A Pennsylvania corporate income taxpayer could deduct freight and delivery charges from gross receipts before calculating a city’s business privilege and mercantile tax. This decision by the Pennsylvania Supreme Court in favor of the taxpayer, a freight broker, allowing for the deduction of the city’s business privilege and mercantile tax, reversed a trial court decision. Several justices penned dissenting and concurring opinions.
Facts and Issue
The freight broker received money from its customers for arranging the shipment of commercial goods with freight carriers on the customers’ behalf. The freight broker deducted its commission from this money and remitted the remainder to the freight carriers to pay the carrier’s shipping fees. Under the state’s Local Tax Enabling Act (LTEA), municipalities cannot "levy, assess and collect a mercantile or business privilege tax on gross receipts or part thereof which are: . . . (ii) charges advanced by a seller for freight, delivery or other transportation for the purchaser in accordance with the terms of a contract of sale." The city’s regulation excludes from taxation of a business’s gross receipts any "[f]reight delivery or transportation charges paid by the seller for the purchaser."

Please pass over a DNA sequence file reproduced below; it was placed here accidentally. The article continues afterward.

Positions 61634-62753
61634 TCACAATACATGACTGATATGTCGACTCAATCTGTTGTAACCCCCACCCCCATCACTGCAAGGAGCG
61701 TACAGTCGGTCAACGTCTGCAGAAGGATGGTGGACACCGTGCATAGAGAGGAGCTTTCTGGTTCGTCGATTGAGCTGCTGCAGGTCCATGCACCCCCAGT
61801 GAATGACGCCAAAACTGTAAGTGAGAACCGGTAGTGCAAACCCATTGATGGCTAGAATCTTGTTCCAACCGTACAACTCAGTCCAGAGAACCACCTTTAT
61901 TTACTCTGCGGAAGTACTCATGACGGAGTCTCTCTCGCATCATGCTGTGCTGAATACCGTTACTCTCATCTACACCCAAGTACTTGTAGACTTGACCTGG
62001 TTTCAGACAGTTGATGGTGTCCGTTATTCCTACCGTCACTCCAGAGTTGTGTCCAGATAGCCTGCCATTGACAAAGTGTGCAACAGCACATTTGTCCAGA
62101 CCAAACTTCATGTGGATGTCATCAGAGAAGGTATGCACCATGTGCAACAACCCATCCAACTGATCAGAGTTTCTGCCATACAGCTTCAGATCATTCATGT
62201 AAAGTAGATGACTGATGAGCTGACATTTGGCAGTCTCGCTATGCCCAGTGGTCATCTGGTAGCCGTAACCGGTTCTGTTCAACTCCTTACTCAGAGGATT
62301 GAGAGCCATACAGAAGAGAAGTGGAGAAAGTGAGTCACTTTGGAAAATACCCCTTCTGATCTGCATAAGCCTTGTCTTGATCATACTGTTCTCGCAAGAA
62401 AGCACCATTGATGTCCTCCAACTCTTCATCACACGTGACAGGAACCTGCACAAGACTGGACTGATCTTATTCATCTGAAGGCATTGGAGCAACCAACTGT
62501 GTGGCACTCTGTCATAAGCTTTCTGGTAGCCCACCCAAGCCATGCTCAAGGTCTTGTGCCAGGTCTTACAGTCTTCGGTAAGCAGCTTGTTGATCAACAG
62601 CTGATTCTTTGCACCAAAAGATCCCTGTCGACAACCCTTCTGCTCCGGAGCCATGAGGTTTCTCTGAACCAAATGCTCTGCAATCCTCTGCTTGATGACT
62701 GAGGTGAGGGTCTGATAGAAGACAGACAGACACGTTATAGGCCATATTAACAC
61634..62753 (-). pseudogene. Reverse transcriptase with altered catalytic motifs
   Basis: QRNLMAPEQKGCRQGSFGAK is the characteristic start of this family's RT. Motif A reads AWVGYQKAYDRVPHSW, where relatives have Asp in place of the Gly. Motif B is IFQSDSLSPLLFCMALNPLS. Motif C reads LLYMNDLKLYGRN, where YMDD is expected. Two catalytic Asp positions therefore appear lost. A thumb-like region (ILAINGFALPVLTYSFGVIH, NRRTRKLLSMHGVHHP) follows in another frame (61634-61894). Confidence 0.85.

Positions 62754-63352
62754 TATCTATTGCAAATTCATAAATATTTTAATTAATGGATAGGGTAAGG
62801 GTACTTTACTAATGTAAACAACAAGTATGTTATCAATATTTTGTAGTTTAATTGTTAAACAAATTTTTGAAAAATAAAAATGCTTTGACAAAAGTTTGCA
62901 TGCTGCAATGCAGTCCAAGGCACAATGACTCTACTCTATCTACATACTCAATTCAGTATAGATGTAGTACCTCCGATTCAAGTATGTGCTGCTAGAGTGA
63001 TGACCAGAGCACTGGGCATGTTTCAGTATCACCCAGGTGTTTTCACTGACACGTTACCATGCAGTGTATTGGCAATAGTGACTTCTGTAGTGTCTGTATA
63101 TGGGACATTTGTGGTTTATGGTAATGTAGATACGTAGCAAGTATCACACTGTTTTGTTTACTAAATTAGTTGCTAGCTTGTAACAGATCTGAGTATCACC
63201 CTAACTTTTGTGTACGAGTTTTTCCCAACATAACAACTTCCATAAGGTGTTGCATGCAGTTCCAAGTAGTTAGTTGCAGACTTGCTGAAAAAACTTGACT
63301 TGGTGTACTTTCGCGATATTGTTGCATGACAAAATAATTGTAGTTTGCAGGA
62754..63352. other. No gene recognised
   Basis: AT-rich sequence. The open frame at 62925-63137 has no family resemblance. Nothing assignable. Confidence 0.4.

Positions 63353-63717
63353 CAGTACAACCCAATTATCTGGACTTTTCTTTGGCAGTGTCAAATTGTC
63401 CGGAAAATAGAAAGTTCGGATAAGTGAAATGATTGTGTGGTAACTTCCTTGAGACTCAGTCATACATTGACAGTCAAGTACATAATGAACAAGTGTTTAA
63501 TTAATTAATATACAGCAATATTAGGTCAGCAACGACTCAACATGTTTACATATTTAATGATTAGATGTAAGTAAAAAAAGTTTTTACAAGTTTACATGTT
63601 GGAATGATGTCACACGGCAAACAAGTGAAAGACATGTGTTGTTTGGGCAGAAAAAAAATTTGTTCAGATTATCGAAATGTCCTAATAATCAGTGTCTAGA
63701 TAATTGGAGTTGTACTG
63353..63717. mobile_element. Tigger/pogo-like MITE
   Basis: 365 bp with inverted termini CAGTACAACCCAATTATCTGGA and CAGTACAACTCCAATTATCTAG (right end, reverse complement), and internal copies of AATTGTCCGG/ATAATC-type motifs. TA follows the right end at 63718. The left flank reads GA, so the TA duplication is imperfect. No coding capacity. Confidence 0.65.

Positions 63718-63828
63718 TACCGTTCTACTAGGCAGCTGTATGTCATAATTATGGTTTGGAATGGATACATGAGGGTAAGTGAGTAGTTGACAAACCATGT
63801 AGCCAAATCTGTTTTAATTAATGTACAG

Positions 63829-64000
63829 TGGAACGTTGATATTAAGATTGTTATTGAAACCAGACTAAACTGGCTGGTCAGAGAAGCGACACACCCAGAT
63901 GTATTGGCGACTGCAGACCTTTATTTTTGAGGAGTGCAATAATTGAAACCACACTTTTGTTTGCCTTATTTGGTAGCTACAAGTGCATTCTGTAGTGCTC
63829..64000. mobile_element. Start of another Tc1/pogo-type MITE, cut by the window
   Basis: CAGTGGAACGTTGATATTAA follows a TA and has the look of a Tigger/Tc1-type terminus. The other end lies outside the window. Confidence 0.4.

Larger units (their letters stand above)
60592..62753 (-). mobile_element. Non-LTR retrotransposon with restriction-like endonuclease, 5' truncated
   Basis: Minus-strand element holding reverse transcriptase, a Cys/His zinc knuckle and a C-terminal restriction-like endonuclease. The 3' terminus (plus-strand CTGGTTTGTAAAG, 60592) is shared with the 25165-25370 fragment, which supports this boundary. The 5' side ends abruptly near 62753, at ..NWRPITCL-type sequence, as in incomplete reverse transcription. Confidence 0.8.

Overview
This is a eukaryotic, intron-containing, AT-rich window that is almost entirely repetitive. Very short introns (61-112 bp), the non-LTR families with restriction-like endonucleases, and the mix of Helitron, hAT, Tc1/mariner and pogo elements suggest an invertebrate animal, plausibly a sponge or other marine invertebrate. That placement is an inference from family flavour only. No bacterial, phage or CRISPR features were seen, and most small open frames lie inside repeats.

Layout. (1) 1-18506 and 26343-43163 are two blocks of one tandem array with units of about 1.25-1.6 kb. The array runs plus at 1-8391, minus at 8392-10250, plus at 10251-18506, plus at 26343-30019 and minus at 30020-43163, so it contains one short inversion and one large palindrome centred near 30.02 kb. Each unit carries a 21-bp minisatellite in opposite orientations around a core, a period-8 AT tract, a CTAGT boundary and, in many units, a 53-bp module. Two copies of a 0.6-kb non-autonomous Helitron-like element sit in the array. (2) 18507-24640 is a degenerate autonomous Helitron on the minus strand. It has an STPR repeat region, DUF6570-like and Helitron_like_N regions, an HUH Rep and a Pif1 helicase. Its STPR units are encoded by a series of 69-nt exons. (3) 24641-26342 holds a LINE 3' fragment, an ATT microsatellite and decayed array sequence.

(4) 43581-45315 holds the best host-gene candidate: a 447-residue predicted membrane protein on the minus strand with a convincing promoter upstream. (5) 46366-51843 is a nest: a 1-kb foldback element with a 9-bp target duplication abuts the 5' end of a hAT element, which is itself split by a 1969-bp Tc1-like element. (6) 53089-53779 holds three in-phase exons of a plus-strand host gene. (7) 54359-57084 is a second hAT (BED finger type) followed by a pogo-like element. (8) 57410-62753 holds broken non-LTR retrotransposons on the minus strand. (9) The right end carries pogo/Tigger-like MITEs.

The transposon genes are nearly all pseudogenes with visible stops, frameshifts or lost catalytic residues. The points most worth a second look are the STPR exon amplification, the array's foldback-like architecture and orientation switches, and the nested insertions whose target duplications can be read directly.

The court found that under the above provision of the LTEA, the freight broker was not a "seller" because it was not selling goods. Further, the monies paid to it by its customers for services rendered were taxable gross receipts under the city regulation and were subject to the tax. However, the court found that the wording of the city’s BPT regulation permits the exclusion of shipping costs paid by a seller for a purchaser at any time, whereas the LTEA exclusion requires a seller to advance the shipping costs to a purchaser under the terms of a sale contract (meaning the shipping costs must be paid before shipping occurs). As a result, the court held that the freight broker could exclude from gross receipts the delivery costs it was paid by shippers who bought its services. S & H Transport, Inc. v. City of York, Pennsylvania Supreme Court, No. 8 MAP 2018, July 17, 2019; reversing Pennsylvania Commonwealth Court, No. 242 C.D. 2017, 2017 Pa. Commw. Unpub. LEXIS 737, October 5, 2017